Ian M

I know this may sound overly simplistic but I don't think it truly is.
I am not a deeply religious person but I do believe in and worship God. I think many (most?) open-minded believers would agree that worshipping God through prayer, and perhaps more importantly our deeds, matters far more than belonging to a specific religion.
If a student was given support by a mission (for example) and later changed religions, I hope the spiritual leader of the mission would be able to say that, "It is good to see that the student is continuing his studies and continuing to worship God."
Naive? I hope not.


I'm also a Christian, and worshiping and following God comes first in our religion, as well as in others. However, if one lives in a community in which there are different options to attend school, and the islamic school charges net fewer fees than the Christian school and has a notably better education quality due to government subsidies or something, then it would certainly pay off (short and long term) for the Christian to "formally" switch religions. It might not be ethical from a religious standpoint but it's Machiavellian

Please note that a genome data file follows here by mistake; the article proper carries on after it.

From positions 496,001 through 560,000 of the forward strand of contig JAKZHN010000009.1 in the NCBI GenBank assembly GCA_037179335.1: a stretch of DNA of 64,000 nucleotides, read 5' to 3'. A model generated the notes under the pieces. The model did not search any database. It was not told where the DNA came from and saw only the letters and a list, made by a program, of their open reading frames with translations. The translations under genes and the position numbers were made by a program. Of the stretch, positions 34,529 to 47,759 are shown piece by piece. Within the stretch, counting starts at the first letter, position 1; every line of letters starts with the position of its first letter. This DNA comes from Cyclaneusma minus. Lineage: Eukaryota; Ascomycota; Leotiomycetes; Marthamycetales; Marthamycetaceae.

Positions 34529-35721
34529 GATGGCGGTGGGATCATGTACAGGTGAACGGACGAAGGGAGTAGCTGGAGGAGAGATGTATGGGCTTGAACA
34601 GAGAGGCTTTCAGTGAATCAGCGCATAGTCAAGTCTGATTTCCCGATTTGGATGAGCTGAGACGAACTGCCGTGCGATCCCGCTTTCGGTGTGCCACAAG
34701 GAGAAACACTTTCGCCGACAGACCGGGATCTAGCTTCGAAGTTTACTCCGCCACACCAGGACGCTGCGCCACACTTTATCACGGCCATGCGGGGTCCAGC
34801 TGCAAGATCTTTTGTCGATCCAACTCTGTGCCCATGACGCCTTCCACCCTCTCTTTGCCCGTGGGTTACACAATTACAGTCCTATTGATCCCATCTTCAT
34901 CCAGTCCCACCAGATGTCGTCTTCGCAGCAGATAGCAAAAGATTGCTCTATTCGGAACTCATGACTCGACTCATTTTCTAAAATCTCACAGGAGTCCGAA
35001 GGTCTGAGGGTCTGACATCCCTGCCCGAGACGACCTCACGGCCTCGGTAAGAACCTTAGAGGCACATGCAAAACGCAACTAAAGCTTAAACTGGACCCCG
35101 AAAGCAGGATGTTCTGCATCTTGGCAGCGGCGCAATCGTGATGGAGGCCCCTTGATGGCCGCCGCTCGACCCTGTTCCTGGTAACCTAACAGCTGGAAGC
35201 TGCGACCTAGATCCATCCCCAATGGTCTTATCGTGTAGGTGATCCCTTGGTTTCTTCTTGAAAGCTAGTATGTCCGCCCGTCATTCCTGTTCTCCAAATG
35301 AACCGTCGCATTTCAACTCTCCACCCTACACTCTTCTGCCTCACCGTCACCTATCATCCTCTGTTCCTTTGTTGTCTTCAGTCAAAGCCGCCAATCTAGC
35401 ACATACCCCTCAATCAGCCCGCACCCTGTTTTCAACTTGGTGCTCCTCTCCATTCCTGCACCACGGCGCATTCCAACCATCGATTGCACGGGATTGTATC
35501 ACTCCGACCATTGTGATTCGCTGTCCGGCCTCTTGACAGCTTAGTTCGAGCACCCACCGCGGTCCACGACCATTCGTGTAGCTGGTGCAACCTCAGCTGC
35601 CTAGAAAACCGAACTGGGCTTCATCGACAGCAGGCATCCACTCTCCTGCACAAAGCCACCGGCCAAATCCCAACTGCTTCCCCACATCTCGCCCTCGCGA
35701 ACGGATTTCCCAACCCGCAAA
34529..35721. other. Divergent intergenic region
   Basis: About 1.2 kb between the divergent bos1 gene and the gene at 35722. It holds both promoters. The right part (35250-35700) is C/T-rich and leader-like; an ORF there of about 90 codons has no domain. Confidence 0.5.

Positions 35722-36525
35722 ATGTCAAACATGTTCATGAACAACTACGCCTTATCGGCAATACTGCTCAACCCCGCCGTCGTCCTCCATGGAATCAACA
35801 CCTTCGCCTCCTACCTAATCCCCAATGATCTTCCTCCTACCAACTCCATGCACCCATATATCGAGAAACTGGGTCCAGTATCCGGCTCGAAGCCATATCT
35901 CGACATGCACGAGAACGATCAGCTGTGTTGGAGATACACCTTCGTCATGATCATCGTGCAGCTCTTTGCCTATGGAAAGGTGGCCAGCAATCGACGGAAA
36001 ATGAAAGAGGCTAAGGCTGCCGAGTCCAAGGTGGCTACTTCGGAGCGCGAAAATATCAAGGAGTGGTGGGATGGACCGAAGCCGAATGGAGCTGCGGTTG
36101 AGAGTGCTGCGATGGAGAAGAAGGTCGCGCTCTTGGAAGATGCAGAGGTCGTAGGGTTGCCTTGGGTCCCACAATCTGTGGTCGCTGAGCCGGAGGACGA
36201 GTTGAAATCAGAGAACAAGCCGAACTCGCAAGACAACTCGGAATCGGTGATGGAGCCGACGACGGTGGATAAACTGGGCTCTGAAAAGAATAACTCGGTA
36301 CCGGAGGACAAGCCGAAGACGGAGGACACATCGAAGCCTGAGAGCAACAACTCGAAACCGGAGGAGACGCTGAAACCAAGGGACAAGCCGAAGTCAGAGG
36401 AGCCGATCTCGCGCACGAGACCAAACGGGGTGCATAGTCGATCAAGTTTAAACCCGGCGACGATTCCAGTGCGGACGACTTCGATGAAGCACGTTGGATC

Paul H

Having been to Cambodia myself I've seen how poor many people in this area are, and how much they need each dollar. Even so the postscript to the article is important, "Residents say that converting to Christianity has alleviated their fears of black magic, saving them hundreds of dollars in sacrifices to the gods in order to prevent illness and bad luck."

It's not just a financial incentive.


Religious links to economic activity are often ignored but are important:

China actually encourage both Confucian and Christianity to counter the high rate of corruption in that county.
Fukuyama's book "Trust" notes that many middle class people in South America become Protestant and network to become entrepeneurs.
We see the same thing here in the Philippines. Catholics take bribes because "family ties" come first, so they seek self wealth. Protestants see wealth making as serving the Lord in the Calvinistic work ethic.